Follow the steps suggested by the security wizard. Restricting the IP addresses that can access the Azure SQL instance only allows our customer access. Next we created a SQL user for the customer that can only access the view.

Azure services allows applications from Azure to connect to your Azure SQL server. Synchronising your hub database requires this toggle to be turned on. This option configures the firewall to allow all connections from Azure including connections from the subscriptions of other customers. When selecting this option, make sure your login and user permissions limit access to only authorized users. You can add this to ARM template with something like;

{ “type”: “Microsoft.Sql/servers/firewallRules”, “apiVersion”: “2015-05-01-preview”, “name”: “[concat(variables(‘sql_server_name’), ‘/AllowAllWindowsAzureIps’)]”, “dependsOn”: [ “[resourceId(‘Microsoft.Sql/servers’, variables(‘sql_server_name’))]” ], “properties”: { “startIpAddress”: “0.0.0.0”, “endIpAddress”: “0.0.0.0” } },

Comments specific to this example

Gratifyingly the customer reported that they could run Select TOP (1000) from the view with a sub-second response. Our customer was in NZ and our Azure SQL database was in Australia. Thus our initial requirement is met and query latency is reasonable for this solution.

Furthermore the smallest Azure SQL database, S0 with 10 DTU is more than adequate for our needs. The beauty of this solution is that if we find that the we hit some resource constraint we can increase the number of DTU’s easily. in addition we get all the benefits of Azure SQL; automated backups, automated tuning for example.

What’s next

This prepares us for the next step, moving our custom database from the on-premise SQL server to the Azure SQL server. In this phase we foresee turning synchronisation on for the other tables to migrate the data. Additionally some of the tables , greyed out in the picture above do not have primary keys and the data will be migrated by export and import. This is not a big concern because some of these tables may be deprecated or contain few rows.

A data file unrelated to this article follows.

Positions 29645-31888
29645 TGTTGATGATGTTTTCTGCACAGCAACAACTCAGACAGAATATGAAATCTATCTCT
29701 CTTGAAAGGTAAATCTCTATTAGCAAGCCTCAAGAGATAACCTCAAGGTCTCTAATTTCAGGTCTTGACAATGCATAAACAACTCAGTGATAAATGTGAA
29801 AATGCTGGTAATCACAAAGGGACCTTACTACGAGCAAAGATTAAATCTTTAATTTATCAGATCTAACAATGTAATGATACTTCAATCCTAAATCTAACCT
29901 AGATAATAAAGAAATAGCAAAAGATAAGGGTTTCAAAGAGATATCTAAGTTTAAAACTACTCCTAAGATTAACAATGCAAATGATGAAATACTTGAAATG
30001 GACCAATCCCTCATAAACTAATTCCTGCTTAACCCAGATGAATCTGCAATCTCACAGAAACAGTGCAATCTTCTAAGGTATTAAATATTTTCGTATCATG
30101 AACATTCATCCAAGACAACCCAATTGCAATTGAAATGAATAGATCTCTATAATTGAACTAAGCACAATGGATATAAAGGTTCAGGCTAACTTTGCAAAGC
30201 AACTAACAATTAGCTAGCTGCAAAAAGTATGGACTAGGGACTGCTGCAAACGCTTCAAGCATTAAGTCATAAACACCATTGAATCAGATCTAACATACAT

Once migration of the data is complete, BizTalk server will be reconfigured to use the Azure SQL custom database and Azure SQL Data Sync will be turned off. Preliminary test have shown that the latency between BizTalk server and the Azure custom SQL database is acceptable.


2nd Phase of Custom database migration

Finally let briefly consider why I think Azure Data Sync has to be turned off. There are three synchronisation modes, “To the Hub“, “Bi-directional Sync” or “From the Hub”. Could we choose “Bi-directional Sync” and have both or Hub and Member updating the custom database tables. It is unclear to me what would happen. One has to select whether the member or the hub wins , but what would happen if there is a conflict? Does some of the data get lost? I could not find any documentation that tells me exactly what would happen and thus I have decided to turn Azure SQL data Sync off in this phase.

The final phase of the migration is to remove BizTalk Server and now the entire integration and custom database resides in Azure.


3rd Phase of Custom database migration

Conclusions

This example shows how Azure SQL data sync can help you move a custom database to azure while your application remains on the ground. We used the example of a custom database on a BizTalk server database.

Using Azure SQL data sync was easy, cost effective and quick to set up.